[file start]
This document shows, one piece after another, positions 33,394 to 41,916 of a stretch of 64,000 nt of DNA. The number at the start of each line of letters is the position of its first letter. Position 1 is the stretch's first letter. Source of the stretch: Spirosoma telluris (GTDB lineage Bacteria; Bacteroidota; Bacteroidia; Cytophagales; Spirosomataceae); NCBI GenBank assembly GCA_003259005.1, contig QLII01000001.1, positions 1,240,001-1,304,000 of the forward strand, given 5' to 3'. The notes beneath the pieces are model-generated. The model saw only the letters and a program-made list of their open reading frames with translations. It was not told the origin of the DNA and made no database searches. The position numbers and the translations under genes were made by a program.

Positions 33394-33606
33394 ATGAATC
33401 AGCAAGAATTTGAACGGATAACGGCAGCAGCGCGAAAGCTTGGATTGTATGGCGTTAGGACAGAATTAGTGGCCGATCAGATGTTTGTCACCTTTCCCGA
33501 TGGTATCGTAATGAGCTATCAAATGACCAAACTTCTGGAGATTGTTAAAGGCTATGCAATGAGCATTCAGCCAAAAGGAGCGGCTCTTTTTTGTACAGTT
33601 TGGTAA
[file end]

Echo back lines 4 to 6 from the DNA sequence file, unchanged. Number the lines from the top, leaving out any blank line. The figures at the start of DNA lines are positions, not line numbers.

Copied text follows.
33401 AGCAAGAATTTGAACGGATAACGGCAGCAGCGCGAAAGCTTGGATTGTATGGCGTTAGGACAGAATTAGTGGCCGATCAGATGTTTGTCACCTTTCCCGA
33501 TGGTATCGTAATGAGCTATCAAATGACCAAACTTCTGGAGATTGTTAAAGGCTATGCAATGAGCATTCAGCCAAAAGGAGCGGCTCTTTTTTGTACAGTT
33601 TGGTAA